Bring Football to Chicago Next Thanksgiving

Thanksgiving brings it with many traditions: a big meal with the family, a tryptophan-induced nap and the Lions playing football for a nationally televised audience. Not all traditions deserve to last, though, and having to suffer through the Lions every Thanksgiving is a tradition that deserves to be put out to pasture.

The Lions futility is well-documented. The have the worst winning percentage in the NFL. They haven't had a winning season in this millennium. This season, they haven't won a game. They are objectively terrible. Yet they are given a nationally televised game every year just because it has always been this way. To add insult to injury, the Lions are playing the Titans tomorrow, the team with the best record in football. The turkeys will not the only things getting roasted, broiled and fried tomorrow. Tennessee will enjoy a Thanksgiving meal of Lion, and the game will be decided by the second quarter.

The upside for Bears fans is that we have a chance to see the Bears play on Thanksgiving every now and then. In fact, Barry Sanders turned in one of his epic performances against the Bears on Thanksgiving, rushing for 167 yards and passing Eric Dickerson on the all-time rushers list. In the first Thanksgiving game to be played in Detroit in 1934, the Bears beat the Lions, 19-16. With the futility of the Lions seemingly unending, why can't this game change from Detroit to Chicago?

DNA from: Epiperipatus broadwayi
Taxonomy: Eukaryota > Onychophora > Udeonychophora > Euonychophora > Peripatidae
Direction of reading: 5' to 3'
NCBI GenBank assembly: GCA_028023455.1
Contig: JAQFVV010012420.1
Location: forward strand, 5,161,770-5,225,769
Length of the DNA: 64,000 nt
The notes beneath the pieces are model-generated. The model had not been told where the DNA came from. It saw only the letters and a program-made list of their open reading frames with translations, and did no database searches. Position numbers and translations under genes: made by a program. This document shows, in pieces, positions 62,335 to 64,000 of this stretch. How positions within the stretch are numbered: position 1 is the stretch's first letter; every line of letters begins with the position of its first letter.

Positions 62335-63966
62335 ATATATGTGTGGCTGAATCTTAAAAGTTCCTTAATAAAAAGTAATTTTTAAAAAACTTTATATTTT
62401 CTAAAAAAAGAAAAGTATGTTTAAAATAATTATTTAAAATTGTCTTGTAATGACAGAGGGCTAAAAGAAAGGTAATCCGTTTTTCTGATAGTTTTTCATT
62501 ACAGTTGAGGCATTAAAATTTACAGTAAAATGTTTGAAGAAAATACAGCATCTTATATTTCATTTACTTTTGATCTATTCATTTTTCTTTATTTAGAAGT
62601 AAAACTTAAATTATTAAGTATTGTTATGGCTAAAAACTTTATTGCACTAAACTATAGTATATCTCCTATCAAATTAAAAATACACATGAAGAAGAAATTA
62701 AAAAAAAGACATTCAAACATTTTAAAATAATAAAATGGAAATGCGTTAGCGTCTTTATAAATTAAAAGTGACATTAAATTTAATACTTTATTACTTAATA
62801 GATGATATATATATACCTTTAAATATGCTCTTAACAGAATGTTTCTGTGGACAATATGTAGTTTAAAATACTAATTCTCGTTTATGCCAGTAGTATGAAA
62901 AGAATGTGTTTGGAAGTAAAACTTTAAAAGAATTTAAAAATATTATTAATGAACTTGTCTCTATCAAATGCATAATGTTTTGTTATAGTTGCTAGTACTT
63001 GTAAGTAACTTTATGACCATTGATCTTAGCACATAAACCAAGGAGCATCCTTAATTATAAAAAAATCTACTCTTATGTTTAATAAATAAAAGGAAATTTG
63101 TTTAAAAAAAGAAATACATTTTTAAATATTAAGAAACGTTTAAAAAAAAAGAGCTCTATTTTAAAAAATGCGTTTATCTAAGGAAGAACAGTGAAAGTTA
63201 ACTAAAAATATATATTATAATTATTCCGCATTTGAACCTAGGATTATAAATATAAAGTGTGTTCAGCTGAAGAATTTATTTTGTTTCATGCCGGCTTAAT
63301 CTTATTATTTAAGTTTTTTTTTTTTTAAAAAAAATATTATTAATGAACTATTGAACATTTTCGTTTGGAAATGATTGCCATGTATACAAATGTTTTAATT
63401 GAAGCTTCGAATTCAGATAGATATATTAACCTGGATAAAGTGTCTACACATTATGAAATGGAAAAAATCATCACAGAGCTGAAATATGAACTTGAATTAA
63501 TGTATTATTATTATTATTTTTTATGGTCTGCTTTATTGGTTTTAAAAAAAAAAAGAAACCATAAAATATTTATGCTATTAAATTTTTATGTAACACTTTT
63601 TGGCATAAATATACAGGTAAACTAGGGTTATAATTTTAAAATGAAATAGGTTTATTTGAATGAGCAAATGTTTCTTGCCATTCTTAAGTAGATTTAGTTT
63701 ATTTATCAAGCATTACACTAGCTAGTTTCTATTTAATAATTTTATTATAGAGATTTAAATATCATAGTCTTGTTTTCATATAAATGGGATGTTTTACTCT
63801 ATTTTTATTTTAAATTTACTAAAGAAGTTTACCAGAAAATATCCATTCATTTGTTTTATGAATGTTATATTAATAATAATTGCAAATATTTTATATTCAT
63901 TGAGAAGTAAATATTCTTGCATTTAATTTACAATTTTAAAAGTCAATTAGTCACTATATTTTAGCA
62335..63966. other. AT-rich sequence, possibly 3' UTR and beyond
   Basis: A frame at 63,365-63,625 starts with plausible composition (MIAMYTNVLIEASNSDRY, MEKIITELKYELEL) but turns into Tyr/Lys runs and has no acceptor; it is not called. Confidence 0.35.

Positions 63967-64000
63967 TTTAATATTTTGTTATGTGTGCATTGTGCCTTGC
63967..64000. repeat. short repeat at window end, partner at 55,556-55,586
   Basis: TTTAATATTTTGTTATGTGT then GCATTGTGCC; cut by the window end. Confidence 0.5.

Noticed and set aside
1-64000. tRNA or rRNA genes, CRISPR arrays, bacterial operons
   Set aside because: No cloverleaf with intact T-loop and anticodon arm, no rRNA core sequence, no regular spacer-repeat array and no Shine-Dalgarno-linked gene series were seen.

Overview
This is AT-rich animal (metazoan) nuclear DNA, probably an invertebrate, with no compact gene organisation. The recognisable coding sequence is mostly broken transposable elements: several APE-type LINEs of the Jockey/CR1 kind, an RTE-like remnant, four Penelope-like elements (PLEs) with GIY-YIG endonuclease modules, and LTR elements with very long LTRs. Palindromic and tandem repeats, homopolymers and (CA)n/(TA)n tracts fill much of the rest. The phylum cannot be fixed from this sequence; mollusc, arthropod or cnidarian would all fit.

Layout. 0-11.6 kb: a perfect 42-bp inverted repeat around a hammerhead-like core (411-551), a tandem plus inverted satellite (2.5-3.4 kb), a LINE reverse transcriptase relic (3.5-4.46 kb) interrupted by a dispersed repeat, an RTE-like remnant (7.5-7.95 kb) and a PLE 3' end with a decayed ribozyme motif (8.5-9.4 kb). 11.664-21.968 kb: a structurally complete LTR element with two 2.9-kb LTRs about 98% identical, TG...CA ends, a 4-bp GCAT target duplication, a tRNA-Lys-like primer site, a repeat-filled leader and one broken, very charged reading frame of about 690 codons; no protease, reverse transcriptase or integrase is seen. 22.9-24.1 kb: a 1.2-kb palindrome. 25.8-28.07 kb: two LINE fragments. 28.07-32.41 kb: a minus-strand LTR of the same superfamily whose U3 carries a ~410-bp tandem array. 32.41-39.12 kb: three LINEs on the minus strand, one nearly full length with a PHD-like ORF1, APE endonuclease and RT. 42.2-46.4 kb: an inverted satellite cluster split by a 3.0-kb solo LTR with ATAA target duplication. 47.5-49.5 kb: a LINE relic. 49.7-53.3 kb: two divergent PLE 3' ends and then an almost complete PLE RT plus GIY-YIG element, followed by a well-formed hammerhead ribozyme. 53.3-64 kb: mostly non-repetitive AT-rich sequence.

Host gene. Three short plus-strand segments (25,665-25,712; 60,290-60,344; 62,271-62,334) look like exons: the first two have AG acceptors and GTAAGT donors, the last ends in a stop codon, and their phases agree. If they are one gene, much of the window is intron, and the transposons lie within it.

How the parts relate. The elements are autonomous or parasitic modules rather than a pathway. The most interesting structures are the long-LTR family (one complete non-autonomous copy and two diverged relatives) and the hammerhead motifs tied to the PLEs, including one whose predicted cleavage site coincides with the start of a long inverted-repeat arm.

In the early days of the NFL, Turkey Day belonged to Chicago. In 1925, Harold "Red" Grange led the Bears to a scoreless tie against the Chicago Cardinals. Just four years later, the Cardinals beat the Bears behind Ernie Nevers' six touchdowns. If the reason that the NFL gives this horrible franchise a game on national TV every year is tradition, it seems to make sense that the NFL should take it way back and bring football to Chicago next Thanksgiving.

Copyright FREEL - NBC Local Media
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